SMS 204: Integrative marine sciences, physics and chemistry

number of credits: 2.

 Team taught by:

Emmanuel Boss

emmanuel.boss@maine.edu

1-4378

Mary Jane Perry

mjperry@maine.edu

13321-X245

each teaching a separate module.

Syllabus and class activities for physics module

Links of material with relevance the physics module

Abstract:

This course focuses on using physical principles, concepts and approaches to explain observed phenomena in aquatic sciences.  The course emphasizes “hands-on” activities; half the time in the class will be devoted to laboratory sessions. Due to the emphasis on laboratory work the lab portion of this class is limited to 20 students.  The course is intended for 2nd/3rd year students in SMS and has no prerequisites.  The class will meet for two hours a week; one in lecture/discussion, the other in lab. Course material will be posted on a dedicated web site.

 Expectations:

Grading in the class will be based on participation (20%), weekly assignments (50%) a mid-term exam (15%) and a final exam (15%).  Extra credit: students electing to write a term paper (5 pages maximum), whose topic they discussed with one of the instructors, could replace the exam grades with that of the term paper. There will be no make-up/retake/rescheduled exams. Late assignment will suffer an automatic 10% decrease in grade.

Description:

Two-seven week modules, one on Physics (taught by Dr. Boss) and one on Chemistry (taught by Dr. Perry); the integrated lecture/laboratory class will meet for two hours once a week.  On the average time will be apportioned as one hour of lecture (including PowerPoint lecuture presentations, class discussions, demonstrations, etc.) and one hour in the laboratory (hands-on experiments, analytical measurement, and computer-based data analysis).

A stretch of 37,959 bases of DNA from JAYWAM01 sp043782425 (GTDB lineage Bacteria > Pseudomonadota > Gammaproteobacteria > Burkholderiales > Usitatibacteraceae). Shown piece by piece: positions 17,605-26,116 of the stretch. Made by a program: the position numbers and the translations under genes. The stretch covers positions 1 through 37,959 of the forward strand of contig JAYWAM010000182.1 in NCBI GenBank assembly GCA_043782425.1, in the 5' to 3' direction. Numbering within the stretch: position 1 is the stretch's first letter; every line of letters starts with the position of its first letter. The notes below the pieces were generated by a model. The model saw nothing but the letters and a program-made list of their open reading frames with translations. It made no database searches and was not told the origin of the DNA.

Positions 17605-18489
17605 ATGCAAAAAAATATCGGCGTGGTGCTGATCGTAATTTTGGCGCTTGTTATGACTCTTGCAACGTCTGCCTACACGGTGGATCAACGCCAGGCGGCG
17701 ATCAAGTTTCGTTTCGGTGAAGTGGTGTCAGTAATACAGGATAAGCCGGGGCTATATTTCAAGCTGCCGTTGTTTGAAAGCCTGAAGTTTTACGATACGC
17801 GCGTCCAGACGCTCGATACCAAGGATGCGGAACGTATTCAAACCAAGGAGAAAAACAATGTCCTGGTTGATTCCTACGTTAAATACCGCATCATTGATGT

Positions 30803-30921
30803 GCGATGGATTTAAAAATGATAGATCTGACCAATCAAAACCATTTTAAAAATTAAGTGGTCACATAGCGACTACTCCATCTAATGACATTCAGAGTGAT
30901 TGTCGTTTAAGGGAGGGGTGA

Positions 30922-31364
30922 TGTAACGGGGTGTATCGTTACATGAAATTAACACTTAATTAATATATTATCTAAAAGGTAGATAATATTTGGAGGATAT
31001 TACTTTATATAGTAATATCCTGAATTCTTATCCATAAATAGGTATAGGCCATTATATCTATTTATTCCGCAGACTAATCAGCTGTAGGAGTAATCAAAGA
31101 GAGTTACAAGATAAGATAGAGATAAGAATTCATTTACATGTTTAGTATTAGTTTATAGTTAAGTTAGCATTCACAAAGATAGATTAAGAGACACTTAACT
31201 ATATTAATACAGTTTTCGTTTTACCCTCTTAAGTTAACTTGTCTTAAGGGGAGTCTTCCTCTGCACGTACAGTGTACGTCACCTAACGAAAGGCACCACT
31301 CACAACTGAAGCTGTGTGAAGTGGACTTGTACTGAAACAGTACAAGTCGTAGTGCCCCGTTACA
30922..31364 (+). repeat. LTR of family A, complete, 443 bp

Physics (first seven weeks of semester):
Mechanics and physics of fluid and its application to aquatic organisms and their environment.

Chemistry (second seven weeks of semester):

The focus of this module is on water quality issues, with the underlying question: “how do we assess the water quality of coastal waters in light of increased nutrient loadings, ocean observing programs, climate change, etc.?”  Class time will include lecture and laboratory; the allocation of time will vary with the activity on any given class day.

Concepts to be covered:

  1. Units, dimensional analysis.
  2. Conservation principles and their application to aquatic systems.
  3. Buoyancy, pressure, and Archimedes principle.
  4. Mixing and stirring.
  5. Turbulent vs. laminar flow. Reybolds number. Drag.
  6. Waves (acoustics, optics, water waves).
  1. Swimming in low and high Reynolds number.

  2. What do we mean by “water quality” with regard to coastal marine ecosystems?

  3. What is the role of water quality in coastal marine ecosystems?

  4. What are the appropriate variables for assessing water quality (e.g., chlorophyll, nutrients, dissolved oxygen, water clarity or turbidity)?

  5. How do measure those variables? Beer’s Law and exponential functions.

  6. How do we provide assurance that the measurements were correctly made? standard curve, statistical analysis, error bars.

Skills:

  1. Critical thinking.
  2. Laboratory safety practices.
  3. Basic scalar statistics, parametric and non-parametric (mean, median, standard deviation, percentile), and standard curve.
  4. Critical concepts such as accuracy, precision, and uncertainties.
  5. Analysis of data collected in the lab on Excel or similar program.
  6. Water sampling methods.
  7. Analytical chemistry techniques and principles of instrument measurement, as applied to measuring a variable relevant to marine water quality.
  8. Presentation and communication of data by graphs and tables, written summary, and Powerpoint talk.